The change started when President Kennedy appointed Walter Heller as chair of the council. (See my earlier column.) Heller viewed the council as a vigorous player in national policymaking and recruited an all-star team of economists, including three future Nobel laureates.

Then, Hubert Humphrey lost the 1968 presidential election. OK, it’s a bit more complicated than that — and the details of that story are told by Carl Solberg in “Hubert Humphrey: A Biography.” Solberg writes that after returning to the Senate in 1971:

Humphrey was greeted coolly. The man who had guided important legislation through the Senate, and then presided over it for four years, found himself ninety-third among one hundred on the seniority list. Nothing could be done about that, but Humphrey expected that, like Barry Goldwater returning as Arizona’s senator after his earlier try for the White House, he could at least be restored to his old committees.

Unfortunately, there was too much animosity remaining from the 1968 campaign and the Vietnam War for Humphrey to face, and so “the freshman from Minnesota ended up on Government Operations and Agriculture and, because nobody else wanted it, on the Joint Economic Committee.” (My emphasis added.)

But this didn’t stop him. Solberg notes: “Once again Humphrey pored over abstruse reports…  Once again he proved to be the Senate’s quickest study.  Enlisting the help of his old friend Walter Heller…he put on several ‘presentations’ – hearings at which he drummed on unemployment, deficits, the dollar drain, the administration’s ‘lack of monetary restraint’ in fiscal policies.”

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The result of this work became the Full Employment and Balanced Growth Act of 1978, known also as the Humphrey-Hawkins Full Employment Act. As I discussed in my last post, Humphrey-Hawkins created the Federal Reserve’s dual mandate (promote both low inflation and low unemployment) and required that the Federal Reserve chair to report to Congress twice annually. Solberg noted that it was “the one measure that carried Hubert Humphrey’s name.”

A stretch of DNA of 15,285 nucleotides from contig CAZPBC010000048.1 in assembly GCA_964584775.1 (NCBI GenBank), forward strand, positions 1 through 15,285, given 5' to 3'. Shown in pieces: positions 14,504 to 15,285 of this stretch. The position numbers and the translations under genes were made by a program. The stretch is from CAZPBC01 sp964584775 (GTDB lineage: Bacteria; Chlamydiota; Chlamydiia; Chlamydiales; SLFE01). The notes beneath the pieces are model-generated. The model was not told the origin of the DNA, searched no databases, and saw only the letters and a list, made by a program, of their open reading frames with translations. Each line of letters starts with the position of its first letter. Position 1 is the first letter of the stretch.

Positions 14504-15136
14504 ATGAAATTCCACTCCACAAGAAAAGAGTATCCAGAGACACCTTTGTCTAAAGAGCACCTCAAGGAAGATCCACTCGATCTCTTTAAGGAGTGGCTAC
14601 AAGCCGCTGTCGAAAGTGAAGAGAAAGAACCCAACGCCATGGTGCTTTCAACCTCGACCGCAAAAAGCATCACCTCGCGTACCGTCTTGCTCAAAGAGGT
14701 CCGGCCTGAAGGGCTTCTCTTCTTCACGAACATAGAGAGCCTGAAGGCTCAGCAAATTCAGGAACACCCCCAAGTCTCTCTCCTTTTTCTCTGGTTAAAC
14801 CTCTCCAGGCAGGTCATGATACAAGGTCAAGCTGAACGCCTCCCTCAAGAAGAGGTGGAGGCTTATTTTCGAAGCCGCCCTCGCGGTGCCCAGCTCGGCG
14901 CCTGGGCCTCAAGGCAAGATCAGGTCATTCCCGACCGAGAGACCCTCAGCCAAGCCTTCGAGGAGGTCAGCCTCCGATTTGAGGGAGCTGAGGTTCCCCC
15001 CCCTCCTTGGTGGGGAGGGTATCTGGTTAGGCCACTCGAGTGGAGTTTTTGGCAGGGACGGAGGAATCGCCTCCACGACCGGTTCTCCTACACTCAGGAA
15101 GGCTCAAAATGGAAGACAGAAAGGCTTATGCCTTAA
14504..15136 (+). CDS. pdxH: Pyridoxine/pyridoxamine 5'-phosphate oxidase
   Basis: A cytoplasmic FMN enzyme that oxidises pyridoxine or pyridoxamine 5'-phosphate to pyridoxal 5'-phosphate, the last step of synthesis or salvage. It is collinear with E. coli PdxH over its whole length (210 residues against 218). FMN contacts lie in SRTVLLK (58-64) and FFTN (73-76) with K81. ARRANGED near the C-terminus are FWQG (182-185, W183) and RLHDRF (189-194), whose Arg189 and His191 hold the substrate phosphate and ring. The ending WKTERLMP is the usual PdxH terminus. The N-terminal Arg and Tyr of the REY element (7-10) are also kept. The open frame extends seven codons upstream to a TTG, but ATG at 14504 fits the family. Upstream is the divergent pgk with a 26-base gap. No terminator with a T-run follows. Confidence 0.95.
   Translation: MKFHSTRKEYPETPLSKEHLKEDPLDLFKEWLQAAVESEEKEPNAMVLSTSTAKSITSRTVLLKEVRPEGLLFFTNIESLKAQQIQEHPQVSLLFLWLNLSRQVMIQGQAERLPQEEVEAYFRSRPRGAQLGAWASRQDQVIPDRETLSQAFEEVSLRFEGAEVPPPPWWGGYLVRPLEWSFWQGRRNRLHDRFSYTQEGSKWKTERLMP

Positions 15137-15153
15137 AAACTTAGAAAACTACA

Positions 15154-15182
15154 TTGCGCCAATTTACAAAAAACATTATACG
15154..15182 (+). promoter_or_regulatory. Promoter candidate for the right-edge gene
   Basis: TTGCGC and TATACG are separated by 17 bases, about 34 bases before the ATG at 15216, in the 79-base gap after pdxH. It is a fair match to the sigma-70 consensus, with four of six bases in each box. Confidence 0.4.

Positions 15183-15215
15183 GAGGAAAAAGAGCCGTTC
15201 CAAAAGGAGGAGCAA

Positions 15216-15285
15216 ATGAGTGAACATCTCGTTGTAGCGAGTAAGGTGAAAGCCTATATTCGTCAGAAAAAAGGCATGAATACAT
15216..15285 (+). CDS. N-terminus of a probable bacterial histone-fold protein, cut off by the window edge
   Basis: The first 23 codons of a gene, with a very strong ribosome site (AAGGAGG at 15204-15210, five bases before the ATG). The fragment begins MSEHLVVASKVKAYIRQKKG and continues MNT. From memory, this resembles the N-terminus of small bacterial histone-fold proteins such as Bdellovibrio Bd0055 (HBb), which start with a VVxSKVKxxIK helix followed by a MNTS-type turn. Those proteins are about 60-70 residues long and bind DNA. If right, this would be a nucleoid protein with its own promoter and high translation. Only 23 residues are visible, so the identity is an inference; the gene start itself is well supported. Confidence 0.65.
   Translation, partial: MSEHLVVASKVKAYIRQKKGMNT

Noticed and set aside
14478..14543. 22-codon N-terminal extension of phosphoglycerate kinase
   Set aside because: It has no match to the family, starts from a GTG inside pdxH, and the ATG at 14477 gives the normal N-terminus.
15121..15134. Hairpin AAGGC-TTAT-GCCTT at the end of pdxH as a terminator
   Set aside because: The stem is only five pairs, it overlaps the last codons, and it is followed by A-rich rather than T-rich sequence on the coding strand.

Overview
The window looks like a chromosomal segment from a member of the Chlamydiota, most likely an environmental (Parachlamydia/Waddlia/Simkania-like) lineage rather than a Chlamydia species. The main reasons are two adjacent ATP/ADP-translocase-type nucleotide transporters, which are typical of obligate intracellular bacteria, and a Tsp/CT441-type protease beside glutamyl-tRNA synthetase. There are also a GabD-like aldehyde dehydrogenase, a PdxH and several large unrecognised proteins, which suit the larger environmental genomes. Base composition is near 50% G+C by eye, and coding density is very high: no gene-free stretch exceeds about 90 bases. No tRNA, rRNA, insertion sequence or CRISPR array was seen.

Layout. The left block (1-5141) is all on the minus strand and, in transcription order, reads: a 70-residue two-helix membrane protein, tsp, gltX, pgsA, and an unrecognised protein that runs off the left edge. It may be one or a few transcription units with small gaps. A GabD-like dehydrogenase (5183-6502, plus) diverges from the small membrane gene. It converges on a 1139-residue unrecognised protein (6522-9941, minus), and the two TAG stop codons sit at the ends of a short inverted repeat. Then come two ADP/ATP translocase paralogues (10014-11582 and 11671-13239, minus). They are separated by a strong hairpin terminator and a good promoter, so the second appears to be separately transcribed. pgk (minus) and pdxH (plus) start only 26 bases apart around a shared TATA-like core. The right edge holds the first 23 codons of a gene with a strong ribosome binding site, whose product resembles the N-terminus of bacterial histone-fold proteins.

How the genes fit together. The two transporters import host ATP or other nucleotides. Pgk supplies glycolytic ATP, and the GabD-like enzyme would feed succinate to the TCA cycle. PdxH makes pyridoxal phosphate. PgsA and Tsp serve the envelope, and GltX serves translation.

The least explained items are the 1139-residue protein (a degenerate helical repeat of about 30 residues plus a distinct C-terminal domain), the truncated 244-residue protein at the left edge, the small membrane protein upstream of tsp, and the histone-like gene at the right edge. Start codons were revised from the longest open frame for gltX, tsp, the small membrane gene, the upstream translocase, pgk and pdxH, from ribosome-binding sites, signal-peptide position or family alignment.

Our own report

I’ve often wondered, shouldn’t we have something like the Economic Report of the President for our state? We used to have one: the Economic Report to the Governor was prepared by the “Economic Resource Group, an organization of state research managers formed in 1985 for the purpose of improving economic analysis through interagency cooperation.” The report was produced annually from 1986 through 1992, then at four-year intervals in 1994, 1998 and 2002.

I have my own digital copy of the group’s 2002 report, which you can read here [PDF]. It has excellent chapters on productivity and wages, taxes and productivity, and a host of other long-run issues. Unfortunately, the official Web link to the report is dead, and the state apparently no longer provides links to the 2002 report nor any of its equally interesting predecessors.

This is a shame. Isn’t it time we brought back the Economic Report to the Governor, or something like it? We could have a database of Minnesota historical statistics that is as handy and useful as the one that available in the Economic Report of the President. We could have regular analyses of where the Minnesota economy has been and where it is going, all in one handy package.

There are plenty of organizations doing good work in these areas; two that come to mind are Minnesota Compass and the Minnesota State Demographic Center. Couldn’t we all get together and do an Economic Report on Minnesota every two years or so? Who’s with me? It would be fun.